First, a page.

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Clickbait is a term used to describe deceptive and misleading link texts and thumbnails, created with the mere purpose of seducing link clicks. 

Clickbait is mainly used in digital marketing - for advertising and on social media. It is a means of driving more pageviews to a website and is often used to inflate the website’s revenues from pay-per-click advertising or other types of traffic monetization. 

Quite frequently, clickbait may also be used by internet fraudsters, who resort to phishing attacks to steal personal information and distribute malicious files. 

Why is it called clickbait?

“Clickbait” is a compound of two terms, and as the Urban Dictionary puts it, clickbait literally means “bait for clicks”[1]. The term’s construction bears resemblance to “fish bait” - a common fishing term describing the fish hook that is disguised by an enticement and thus made attractive for fish to swallow.

How does clickbait work?

Clickbait takes advantage of a well-known psychological phenomenon, the so-called “curiosity gap”, which explains that we, as humans, always experience an urge to discover all the missing pieces of information.  

With clickbait, the idea is that you’re only given fragments of information. This causes your curiosity to arise, forming the urgent need to click the link and thus “retrieve the missing pieces”. 

Examples of clickbait

Clickbait is quite often resorted to by tabloids as opposed to respectable news sources. So simply digging through your Facebook newsfeed will provide you with quite a few examples.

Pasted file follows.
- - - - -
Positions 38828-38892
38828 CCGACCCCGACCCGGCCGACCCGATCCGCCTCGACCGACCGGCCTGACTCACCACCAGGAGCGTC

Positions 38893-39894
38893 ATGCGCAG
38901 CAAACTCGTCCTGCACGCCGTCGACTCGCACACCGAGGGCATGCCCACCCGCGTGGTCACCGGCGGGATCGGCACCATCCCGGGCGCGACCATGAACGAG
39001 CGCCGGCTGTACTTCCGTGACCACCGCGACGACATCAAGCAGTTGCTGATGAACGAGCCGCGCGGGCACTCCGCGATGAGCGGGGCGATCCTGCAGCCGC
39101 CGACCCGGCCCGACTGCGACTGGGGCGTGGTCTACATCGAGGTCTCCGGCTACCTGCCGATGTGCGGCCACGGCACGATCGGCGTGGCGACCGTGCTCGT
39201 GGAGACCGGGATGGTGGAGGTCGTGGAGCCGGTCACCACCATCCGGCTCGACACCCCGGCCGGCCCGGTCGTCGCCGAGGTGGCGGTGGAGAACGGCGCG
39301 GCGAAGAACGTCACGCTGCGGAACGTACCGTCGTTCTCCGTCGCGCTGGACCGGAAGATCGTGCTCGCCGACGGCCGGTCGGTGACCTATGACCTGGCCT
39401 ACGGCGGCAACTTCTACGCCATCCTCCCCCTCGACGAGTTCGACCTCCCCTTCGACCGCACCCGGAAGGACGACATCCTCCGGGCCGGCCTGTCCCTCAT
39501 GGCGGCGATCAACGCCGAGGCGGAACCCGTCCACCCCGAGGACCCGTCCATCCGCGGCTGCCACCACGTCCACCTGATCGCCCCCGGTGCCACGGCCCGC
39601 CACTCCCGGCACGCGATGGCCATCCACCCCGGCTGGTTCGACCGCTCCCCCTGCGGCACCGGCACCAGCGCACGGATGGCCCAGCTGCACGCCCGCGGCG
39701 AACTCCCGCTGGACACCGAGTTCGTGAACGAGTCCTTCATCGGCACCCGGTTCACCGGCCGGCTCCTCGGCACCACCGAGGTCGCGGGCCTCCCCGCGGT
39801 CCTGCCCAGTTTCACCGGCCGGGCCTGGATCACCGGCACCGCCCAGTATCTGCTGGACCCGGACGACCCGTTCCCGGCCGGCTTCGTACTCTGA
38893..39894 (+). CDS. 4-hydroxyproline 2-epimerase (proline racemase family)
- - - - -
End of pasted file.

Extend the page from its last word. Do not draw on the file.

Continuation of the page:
clickbait on facebook

Here, HaffPost is clearly exploiting our curiosity gap by making only part of the information available, and you feel the need to click the link to learn which movie the article is actually talking about. 

clickbait on youtube

Another schoolbook example of clickbait is this top right-corner ad. A famous brand has “done this again” - the phrase clearly hinting at some misdo or, on the contrary, at a huge success on behalf of Cadillac. But we have no way to learn what the article is about without clicking the link. 

What’s a typical clickbait structure?

In most cases, all clickbait headlines follow a similar structure and rely on the same tactics. 

Shorter words

The idea here is that shorter words are easier to read and understand and thus capture our attention more effectively.


The go-to phrases for a clickbait writer are “You won’t believe” or “Try this one simple trick”, promising something unprecedented, which you absolutely can not afford to miss. 


Clickbait often tries to leave you on a cliffhanger - mentioning events without naming them directly (like “She did THIS to lose weight in one week”), thus creating a burning need to continue reading.

Unusual punctuation

Multiple questions or exclamation marks stand out among the rest of your newsfeed items, attract attention and create a sense of importance. 

Strong adjectives and superlatives

Whatever you come across in a clickbait headline is likely to be shocking, astonishing, sensational, the best, the easiest, or the quickest. 

Internet slang abbreviations

OMG, WOW, or LOL are other means of catching the eye and grabbing our attention

Does clickbait work?

Despite all our conscious efforts, clickbait headlines touch the unconscious strings and quite often result in a huge amount of clicks. 

However, after the over-promise in the headline, we tend to face disappointment upon clicking. For this reason, clickbait is considered a form of fraud and is generally fought by the biggest content providers. 

Facebook, for example, promises to show clickbait posts to fewer people and, in the long run, even decrease the overall content exposure of a clickbait publisher[2].

Google, in its turn, has recently launched the so-called “Helpful content” algorithm update, said to fight clickbait search results and make sure top SERP positions are occupied by quality content “written by people, for people”[3].